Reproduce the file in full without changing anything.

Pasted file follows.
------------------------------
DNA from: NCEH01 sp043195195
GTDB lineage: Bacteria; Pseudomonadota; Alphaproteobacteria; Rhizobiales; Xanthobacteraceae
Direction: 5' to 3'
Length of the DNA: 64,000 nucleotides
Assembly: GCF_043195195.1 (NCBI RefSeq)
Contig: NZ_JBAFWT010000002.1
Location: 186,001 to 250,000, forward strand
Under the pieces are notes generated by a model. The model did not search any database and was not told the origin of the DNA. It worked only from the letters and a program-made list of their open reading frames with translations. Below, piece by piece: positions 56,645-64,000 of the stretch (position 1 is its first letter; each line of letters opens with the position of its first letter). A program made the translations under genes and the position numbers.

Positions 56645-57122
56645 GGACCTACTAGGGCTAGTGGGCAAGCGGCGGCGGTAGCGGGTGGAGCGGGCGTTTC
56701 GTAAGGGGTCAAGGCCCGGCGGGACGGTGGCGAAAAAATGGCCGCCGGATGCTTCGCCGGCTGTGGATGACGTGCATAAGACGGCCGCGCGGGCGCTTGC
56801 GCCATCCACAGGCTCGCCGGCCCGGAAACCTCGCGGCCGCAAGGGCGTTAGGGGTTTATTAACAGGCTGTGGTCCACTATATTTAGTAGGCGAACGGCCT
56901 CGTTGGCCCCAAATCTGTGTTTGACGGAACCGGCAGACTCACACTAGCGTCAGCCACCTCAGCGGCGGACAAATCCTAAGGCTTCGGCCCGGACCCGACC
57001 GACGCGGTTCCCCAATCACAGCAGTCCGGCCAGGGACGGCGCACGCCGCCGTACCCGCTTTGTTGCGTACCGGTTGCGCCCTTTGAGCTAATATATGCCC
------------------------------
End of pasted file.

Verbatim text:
DNA from: NCEH01 sp043195195
GTDB lineage: Bacteria; Pseudomonadota; Alphaproteobacteria; Rhizobiales; Xanthobacteraceae
Direction: 5' to 3'
Length of the DNA: 64,000 nucleotides
Assembly: GCF_043195195.1 (NCBI RefSeq)
Contig: NZ_JBAFWT010000002.1
Location: 186,001 to 250,000, forward strand
Under the pieces are notes generated by a model. The model did not search any database and was not told the origin of the DNA. It worked only from the letters and a program-made list of their open reading frames with translations. Below, piece by piece: positions 56,645-64,000 of the stretch (position 1 is its first letter; each line of letters opens with the position of its first letter). A program made the translations under genes and the position numbers.

Positions 56645-57122
56645 GGACCTACTAGGGCTAGTGGGCAAGCGGCGGCGGTAGCGGGTGGAGCGGGCGTTTC
56701 GTAAGGGGTCAAGGCCCGGCGGGACGGTGGCGAAAAAATGGCCGCCGGATGCTTCGCCGGCTGTGGATGACGTGCATAAGACGGCCGCGCGGGCGCTTGC
56801 GCCATCCACAGGCTCGCCGGCCCGGAAACCTCGCGGCCGCAAGGGCGTTAGGGGTTTATTAACAGGCTGTGGTCCACTATATTTAGTAGGCGAACGGCCT
56901 CGTTGGCCCCAAATCTGTGTTTGACGGAACCGGCAGACTCACACTAGCGTCAGCCACCTCAGCGGCGGACAAATCCTAAGGCTTCGGCCCGGACCCGACC
57001 GACGCGGTTCCCCAATCACAGCAGTCCGGCCAGGGACGGCGCACGCCGCCGTACCCGCTTTGTTGCGTACCGGTTGCGCCCTTTGAGCTAATATATGCCC